Due to sensational events that seem to happen almost daily these days, we tend to forget legendary personalities. One of them was Nani Palkhivala, whose 100th birthday was on Thursday, January 16.

Palkhivala was born in Bombay (now Mumbai), came from a Parsi working class family and became a household name in India. His father was in the palkhi (Litter) business and hence the family name Palkhivala.

Palkhivala’s schooling took place in the city’s high school tutorial. As a brilliant student he attended St. Xavier’s College after enrolling and did his master’s degree in English literature. Palkhivala applied for a position as a lecturer at Bombay University, but a Parsi lady was appointed for this position. He then enrolled at Government Law College. If Palkhivala had been a lecturer, Bombay University would have received a brilliant lecturer, but the world of law would have been a loser.

Palkhivala was lucky enough to join the chambers of the great Jamshedji Kanga in Bombay. He had no godparents in his job. Its ascent was meteoric. Within a few years, he was briefed on all important matters of the Bombay High Court. Palkhivala also taught at Government Law College in Bombay. He made himself popular among the students with his clear presentation of the subject, the law of evidence, with a dash of humor and wit. His class consisted only of students who had no bunk. In fact, they all wanted his talk to continue beyond the scheduled time.

Palkhivala was an unmatched lawyer. Clarity of thought, precision and elegance of expression, passionate pleading for what he stood for, excellent farm work and exceptional ability to think on his feet made him an irresistible force. He was also briefed on virtually all matters of constitutional importance to the Supreme Court (SC). His forensic achievements in the areas of bank nationalization and secret money were remarkable.

However, the high point of his fame was his advocacy and statements in the Keshavanand Bharti case, in which he convinced the SC that the power to amend the constitution was not unlimited and could not be exercised to damage its basic structure. That was Palkhivala’s great contribution to constitutional jurisprudence. I was lucky and privileged to be his junior in this case and have vivid memories of the preparations that went into the case. Palkhivala was at the best forensic level in his submissions to the bank to rethink Keshavan and Bharti’s decision. One of the judges on the bank said: Supreme Court rarely reached and never exceeded. “

His actions were not limited to courts in our country. He represented India in three cases in international forums. The first was before the United Nations special court in Geneva, which ruled on Pakistan’s right to enclaves in Kutch. Another was before the International Civil Aviation Organization in Montreal and later on an appeal before the World Court in The Hague.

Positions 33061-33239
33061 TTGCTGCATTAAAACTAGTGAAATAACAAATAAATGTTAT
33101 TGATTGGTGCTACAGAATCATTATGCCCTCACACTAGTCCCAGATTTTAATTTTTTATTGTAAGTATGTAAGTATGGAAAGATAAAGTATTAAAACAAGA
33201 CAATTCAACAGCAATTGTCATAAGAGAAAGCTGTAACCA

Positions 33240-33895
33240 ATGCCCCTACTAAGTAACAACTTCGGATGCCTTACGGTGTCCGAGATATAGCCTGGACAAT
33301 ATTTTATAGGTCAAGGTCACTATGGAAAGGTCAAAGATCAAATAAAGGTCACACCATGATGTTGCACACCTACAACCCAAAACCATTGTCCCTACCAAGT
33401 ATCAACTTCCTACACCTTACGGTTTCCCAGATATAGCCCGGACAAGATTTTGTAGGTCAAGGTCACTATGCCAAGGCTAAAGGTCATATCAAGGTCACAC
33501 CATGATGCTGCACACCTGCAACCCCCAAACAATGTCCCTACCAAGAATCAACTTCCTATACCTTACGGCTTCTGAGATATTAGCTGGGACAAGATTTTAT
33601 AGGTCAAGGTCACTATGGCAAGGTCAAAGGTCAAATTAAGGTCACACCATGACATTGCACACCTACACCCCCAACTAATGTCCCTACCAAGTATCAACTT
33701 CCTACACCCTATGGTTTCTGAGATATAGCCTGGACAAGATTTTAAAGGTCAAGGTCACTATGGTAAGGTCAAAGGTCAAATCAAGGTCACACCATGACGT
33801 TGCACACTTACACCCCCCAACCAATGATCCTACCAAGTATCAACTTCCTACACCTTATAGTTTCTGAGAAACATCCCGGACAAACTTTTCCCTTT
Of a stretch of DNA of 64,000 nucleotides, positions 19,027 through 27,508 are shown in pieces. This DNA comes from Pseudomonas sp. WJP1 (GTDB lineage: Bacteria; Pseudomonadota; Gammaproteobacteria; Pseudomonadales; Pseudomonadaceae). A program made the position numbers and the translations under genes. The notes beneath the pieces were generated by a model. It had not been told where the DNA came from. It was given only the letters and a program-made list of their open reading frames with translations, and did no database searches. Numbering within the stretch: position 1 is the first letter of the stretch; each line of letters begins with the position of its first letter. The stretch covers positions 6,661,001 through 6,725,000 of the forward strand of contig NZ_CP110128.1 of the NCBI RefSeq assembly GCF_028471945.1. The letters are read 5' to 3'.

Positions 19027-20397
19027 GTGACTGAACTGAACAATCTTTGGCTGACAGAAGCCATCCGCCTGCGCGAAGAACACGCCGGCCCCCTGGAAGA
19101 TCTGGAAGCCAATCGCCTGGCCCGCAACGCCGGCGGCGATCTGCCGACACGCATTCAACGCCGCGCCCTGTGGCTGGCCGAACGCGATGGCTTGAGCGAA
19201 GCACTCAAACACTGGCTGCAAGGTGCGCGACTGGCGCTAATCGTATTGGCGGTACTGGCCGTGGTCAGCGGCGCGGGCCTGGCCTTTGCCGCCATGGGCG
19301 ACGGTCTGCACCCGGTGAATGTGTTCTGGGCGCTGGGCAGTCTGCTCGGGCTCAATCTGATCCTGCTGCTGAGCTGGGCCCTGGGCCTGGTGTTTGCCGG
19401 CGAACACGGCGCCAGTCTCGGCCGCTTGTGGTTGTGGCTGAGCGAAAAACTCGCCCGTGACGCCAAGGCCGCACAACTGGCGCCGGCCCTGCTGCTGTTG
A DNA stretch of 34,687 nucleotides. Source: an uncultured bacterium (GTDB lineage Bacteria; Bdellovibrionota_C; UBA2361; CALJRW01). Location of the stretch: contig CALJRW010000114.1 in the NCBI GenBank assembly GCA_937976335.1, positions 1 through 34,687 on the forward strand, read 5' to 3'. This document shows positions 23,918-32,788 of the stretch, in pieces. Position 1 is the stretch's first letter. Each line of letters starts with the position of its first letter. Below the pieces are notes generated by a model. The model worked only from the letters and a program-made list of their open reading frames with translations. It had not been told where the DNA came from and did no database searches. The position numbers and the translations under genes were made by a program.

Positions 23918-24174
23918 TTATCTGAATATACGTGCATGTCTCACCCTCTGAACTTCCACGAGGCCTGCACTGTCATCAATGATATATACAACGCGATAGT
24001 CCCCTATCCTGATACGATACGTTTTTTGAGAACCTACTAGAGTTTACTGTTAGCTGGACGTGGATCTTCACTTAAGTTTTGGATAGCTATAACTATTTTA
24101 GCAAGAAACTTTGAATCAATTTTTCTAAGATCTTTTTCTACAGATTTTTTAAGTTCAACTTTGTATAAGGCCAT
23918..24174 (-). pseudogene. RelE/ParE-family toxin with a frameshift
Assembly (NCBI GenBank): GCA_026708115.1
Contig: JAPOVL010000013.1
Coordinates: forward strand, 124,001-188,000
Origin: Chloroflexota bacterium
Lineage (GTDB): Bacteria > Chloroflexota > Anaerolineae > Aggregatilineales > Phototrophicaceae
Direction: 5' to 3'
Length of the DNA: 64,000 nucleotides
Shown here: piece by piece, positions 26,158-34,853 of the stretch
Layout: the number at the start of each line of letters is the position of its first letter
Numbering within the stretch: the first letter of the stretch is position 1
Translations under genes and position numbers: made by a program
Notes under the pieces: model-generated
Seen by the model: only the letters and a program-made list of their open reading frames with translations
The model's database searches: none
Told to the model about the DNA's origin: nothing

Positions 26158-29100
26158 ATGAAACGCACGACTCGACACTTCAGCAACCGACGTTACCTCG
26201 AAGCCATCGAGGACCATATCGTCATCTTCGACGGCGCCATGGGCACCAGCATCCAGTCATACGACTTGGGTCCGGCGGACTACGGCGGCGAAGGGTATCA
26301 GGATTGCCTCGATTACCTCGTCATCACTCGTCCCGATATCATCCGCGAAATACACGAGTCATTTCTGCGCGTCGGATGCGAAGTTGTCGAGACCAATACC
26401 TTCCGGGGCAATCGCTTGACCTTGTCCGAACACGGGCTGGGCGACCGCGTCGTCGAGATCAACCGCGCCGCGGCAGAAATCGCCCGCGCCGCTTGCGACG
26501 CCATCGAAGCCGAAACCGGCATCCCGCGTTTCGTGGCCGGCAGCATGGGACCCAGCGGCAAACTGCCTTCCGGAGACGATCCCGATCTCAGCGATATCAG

Palkhivala was known for his famous annual household speeches, which began in 1958 in a small hall in an old hotel in Bombay. He spoke for almost an hour without notes and without facts and figures from his mind and kept his audience in suspense. There were said to be two budget speeches, one by the Minister of Finance and the other by Nani Palkhivala, and Nani’s speech was undoubtedly the most popular and popular.

Palikhivala was not drawn to the rituals and ceremonies of religion. He believed in and practiced the essence of the Zoroastrian religion in which he was born:Humata, Hukhata, Huvarashta”- good words, good thoughts, good deeds. Sri Aurobindo was his favorite writer and thinker, whose writings attracted him very much. The fearlessness with which he spoke regardless of the party in power made him the voice of conscience of the nation.

The most outstanding quality of Palkhivala was his helpfulness and his humility and modesty. Fame and fortune have not increased the hat size of the legendary Palkhivala. There was no sign of arrogance and imagination. He was tender to the shy, gentle to the distant, and merciful to the absurd.

Literature was another connection between Palkhivala and me besides law. We enjoyed Shakespeare’s sonnets and the Victorian poets. Chesterton, Lucas and AG Gardiner were our favorite essayists. Palkhivala was almost depressed by the catastrophic deterioration in moral and spiritual values ​​in our public life. His desire was to create a movement to revive values ​​and to maintain and revive idealism among young people.

Palkhivala was struggling for a while in the last lap. It was painful to see that such an eloquent and articulated person was unable to speak or recognize people, except occasionally for a moment. He died on December 11, 2002. Born out of the sun, he traveled towards the sun for a while, leaving the living air with his honor.

Published on DGW